- (c)
- Creation of input database. The totals of 658 and 10,280 respectively, training points were matched with the relative normalized category values of causal factors, through a GIS-based spatial analysis tool, to create a database for each of the two analyses.
- (d)
- Multicollinearity checking. It was required to check the correlation of independent variables. The calculation of tolerance (TOL) and variance inflation factor (VIF) indexes is the most known method for this purpose [49].
- (e)
- Implementation of LR model. The databases derived from step (c), with the seven normalized causal factors as independent variables, and the presence and absence of landslide (binary target value of 0 and 1) as dependent variable were imported into the LR algorithm within the SPSS 22.2 software package.
- (f)
- Production of final LS map. After assigning coefficients to all the independent variables, a GIS-based weighted overlay was applied using Equation (2). Consequently, by inserting the output into the Equation (1), the final LS map was created for each of the two analyses. These maps were categorized into five categories (“Very Low”, “Low”, “Moderate”, “High” and “Very High” susceptibility) based on the “Natural Breaks (Jenks)” method.
- (g)
- Validation of the models. Validation is an essential process to know the accuracy and prediction ability of the LS assessment models. A validation method, named as receiver operating characteristics (ROC) analysis, has been widely applied to evaluate the overall performance of these models [50,51]. In ROC analysis, the model’s sensitivity is shown as a function of the specificity. The sensitivity refers to the percentage of positively predicted cases among the positive observations, whereas specificity refers to the percentage of negatively predicted cases among the negative observations [52]. The relationship between sensitivity and specificity is graphically represented by the ROC curve. The ROC graph consists of two axes: y-axis represents the sensitivity and x-axis represents the difference 1–specificity. Thus, high sensitivity indicates a high number of correct predictions, and high specificity (low 1−specificity) indicates a low number of incorrect predictions [53]. Among the statistics derived from ROC analysis, the area under the curve (AUC) value also plays a significant role. With a range from 0.5 to 1.0, the higher this value is, the more optimal is the model. In this study, the ROC analysis was applied for both analyses using the relative validation datasets.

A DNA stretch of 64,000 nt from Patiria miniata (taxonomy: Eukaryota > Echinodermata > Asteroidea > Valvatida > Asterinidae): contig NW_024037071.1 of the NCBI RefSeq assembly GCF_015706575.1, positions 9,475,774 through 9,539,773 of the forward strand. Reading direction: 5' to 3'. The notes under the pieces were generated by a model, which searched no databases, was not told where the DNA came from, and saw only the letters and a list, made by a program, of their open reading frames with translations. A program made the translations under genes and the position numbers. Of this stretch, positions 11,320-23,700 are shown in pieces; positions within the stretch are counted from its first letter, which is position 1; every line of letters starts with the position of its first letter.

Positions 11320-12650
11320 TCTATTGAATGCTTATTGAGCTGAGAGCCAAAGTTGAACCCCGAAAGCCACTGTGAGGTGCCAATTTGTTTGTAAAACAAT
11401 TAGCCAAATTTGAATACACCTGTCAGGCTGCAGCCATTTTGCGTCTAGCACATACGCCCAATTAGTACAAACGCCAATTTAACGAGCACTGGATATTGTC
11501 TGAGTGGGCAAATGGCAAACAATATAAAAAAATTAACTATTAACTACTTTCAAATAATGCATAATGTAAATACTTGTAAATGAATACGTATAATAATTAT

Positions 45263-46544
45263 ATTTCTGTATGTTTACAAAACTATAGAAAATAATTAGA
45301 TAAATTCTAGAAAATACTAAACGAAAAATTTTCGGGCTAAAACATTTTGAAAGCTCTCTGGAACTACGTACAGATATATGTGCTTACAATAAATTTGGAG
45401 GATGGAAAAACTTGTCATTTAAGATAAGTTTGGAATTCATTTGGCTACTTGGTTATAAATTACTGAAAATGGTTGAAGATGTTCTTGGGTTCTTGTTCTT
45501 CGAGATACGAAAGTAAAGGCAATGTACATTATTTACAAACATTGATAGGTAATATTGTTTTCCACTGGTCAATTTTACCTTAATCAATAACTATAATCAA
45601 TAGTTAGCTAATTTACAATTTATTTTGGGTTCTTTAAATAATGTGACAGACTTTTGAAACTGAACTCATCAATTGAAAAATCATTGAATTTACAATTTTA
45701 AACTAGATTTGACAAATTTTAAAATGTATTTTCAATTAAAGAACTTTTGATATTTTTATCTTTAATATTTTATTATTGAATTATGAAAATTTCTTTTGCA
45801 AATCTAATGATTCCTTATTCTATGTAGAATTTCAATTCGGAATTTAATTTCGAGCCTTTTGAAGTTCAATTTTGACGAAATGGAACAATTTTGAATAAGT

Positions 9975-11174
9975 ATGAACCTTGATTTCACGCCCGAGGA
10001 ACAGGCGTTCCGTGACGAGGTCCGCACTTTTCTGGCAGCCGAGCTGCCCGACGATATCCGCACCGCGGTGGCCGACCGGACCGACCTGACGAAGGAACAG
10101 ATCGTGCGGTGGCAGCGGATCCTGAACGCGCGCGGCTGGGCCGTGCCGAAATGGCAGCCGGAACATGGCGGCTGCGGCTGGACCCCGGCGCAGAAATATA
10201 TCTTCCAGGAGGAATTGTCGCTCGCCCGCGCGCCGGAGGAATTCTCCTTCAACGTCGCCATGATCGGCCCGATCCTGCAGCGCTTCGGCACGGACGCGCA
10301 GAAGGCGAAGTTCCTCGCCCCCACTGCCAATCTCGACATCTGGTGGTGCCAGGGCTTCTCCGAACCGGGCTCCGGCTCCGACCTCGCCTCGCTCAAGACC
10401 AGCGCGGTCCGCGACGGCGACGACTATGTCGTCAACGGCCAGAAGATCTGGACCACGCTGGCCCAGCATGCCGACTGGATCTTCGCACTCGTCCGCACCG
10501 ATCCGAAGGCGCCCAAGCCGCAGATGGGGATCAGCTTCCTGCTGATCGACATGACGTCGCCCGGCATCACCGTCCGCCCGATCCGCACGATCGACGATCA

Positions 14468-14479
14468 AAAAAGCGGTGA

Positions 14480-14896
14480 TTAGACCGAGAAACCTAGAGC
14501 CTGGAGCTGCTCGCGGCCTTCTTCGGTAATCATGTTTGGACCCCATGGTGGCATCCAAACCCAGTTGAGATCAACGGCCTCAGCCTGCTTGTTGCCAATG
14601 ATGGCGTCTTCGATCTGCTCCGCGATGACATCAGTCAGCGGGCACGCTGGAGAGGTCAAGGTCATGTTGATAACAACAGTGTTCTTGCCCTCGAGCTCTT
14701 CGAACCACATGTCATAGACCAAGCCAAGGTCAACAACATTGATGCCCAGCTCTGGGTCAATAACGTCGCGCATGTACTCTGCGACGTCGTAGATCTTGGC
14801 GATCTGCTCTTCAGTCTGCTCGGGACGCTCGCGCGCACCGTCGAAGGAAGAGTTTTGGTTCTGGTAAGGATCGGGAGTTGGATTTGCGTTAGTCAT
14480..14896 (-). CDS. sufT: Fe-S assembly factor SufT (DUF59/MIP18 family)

## 5. Results

## 6. Discussion

## 7. Conclusions

## Author Contributions

## Funding

## Acknowledgments

## Conflicts of Interest

## References

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**Figure 1.**The landslide inventory map (

**a**) of systems of catchments for the regional scale analysis, including the location map (

**b**) of Selinous catchment for the more detailed scale analysis.

**Figure 2.**Causal factors: (

**a**) Elevation; (

**b**) slope angle; (

**c**) profile curvature; (

**d**) distance to roads; (

**e**) stream density; (

**f**) NDVI; (

**g**) geology.

**Figure 3.**The landslide susceptibility maps produced by the model (

**a**) for the regional scale analysis; (

**b**) for the more detailed scale analysis.

**Figure 4.**Diagrams with: (

**a**) The coverage area percentages; and (

**b**) the percentages of landslide points for landslide susceptibility categories (VL: Very Low, L: Low, M: Moderate, H: High, VH: Very High) derived from the two analyses focusing on the extent of Selinous catchment.

**Figure 5.**Receiver operating characteristics (ROC) curves of the LR model for the regional scale analysis (referring to both the entire system of catchments and Selinous catchment) and the more detailed scale analysis.

**Table 1.**Geographic Information Systems (GIS) Layers of the datasets representing the causal factors.

Type | Factors | Primary Data | Format | |
---|---|---|---|---|

Regional Scale Analysis (90 m Cell Size) | More Detailed Scale Analysis (20 m Cell Size) | |||

Topography | Elevation | SRTM dataset | Vector layers of 5 m contours and elevation points | Grid |